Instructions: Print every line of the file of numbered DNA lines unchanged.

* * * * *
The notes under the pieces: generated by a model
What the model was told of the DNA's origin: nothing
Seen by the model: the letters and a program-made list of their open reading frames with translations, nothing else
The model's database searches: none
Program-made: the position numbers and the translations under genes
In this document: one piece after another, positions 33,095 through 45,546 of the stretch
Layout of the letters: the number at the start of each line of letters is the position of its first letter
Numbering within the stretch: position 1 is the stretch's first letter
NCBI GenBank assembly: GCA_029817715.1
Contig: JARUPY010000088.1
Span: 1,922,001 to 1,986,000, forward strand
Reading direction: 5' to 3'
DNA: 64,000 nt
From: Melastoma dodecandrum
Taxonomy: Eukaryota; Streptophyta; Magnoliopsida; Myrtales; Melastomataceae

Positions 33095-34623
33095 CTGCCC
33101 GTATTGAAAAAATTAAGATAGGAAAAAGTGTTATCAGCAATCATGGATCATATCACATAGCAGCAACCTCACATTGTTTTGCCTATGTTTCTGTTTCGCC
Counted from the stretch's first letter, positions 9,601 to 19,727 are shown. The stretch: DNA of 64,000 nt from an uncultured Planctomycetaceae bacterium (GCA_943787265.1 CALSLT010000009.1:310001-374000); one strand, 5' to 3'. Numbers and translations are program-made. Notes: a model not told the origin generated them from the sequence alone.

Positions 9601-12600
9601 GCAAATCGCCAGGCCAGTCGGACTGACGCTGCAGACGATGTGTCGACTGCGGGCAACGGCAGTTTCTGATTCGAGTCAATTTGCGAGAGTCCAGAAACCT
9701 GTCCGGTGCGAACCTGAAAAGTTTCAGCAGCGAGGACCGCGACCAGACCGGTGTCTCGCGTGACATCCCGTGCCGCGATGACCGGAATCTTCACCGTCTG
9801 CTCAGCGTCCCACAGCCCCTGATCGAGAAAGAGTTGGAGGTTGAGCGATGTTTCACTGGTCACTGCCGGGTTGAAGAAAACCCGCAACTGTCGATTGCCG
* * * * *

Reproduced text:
The notes under the pieces: generated by a model
What the model was told of the DNA's origin: nothing
Seen by the model: the letters and a program-made list of their open reading frames with translations, nothing else
The model's database searches: none
Program-made: the position numbers and the translations under genes
In this document: one piece after another, positions 33,095 through 45,546 of the stretch
Layout of the letters: the number at the start of each line of letters is the position of its first letter
Numbering within the stretch: position 1 is the stretch's first letter
NCBI GenBank assembly: GCA_029817715.1
Contig: JARUPY010000088.1
Span: 1,922,001 to 1,986,000, forward strand
Reading direction: 5' to 3'
DNA: 64,000 nt
From: Melastoma dodecandrum
Taxonomy: Eukaryota; Streptophyta; Magnoliopsida; Myrtales; Melastomataceae

Positions 33095-34623
33095 CTGCCC
33101 GTATTGAAAAAATTAAGATAGGAAAAAGTGTTATCAGCAATCATGGATCATATCACATAGCAGCAACCTCACATTGTTTTGCCTATGTTTCTGTTTCGCC
Counted from the stretch's first letter, positions 9,601 to 19,727 are shown. The stretch: DNA of 64,000 nt from an uncultured Planctomycetaceae bacterium (GCA_943787265.1 CALSLT010000009.1:310001-374000); one strand, 5' to 3'. Numbers and translations are program-made. Notes: a model not told the origin generated them from the sequence alone.

Positions 9601-12600
9601 GCAAATCGCCAGGCCAGTCGGACTGACGCTGCAGACGATGTGTCGACTGCGGGCAACGGCAGTTTCTGATTCGAGTCAATTTGCGAGAGTCCAGAAACCT
9701 GTCCGGTGCGAACCTGAAAAGTTTCAGCAGCGAGGACCGCGACCAGACCGGTGTCTCGCGTGACATCCCGTGCCGCGATGACCGGAATCTTCACCGTCTG
9801 CTCAGCGTCCCACAGCCCCTGATCGAGAAAGAGTTGGAGGTTGAGCGATGTTTCACTGGTCACTGCCGGGTTGAAGAAAACCCGCAACTGTCGATTGCCG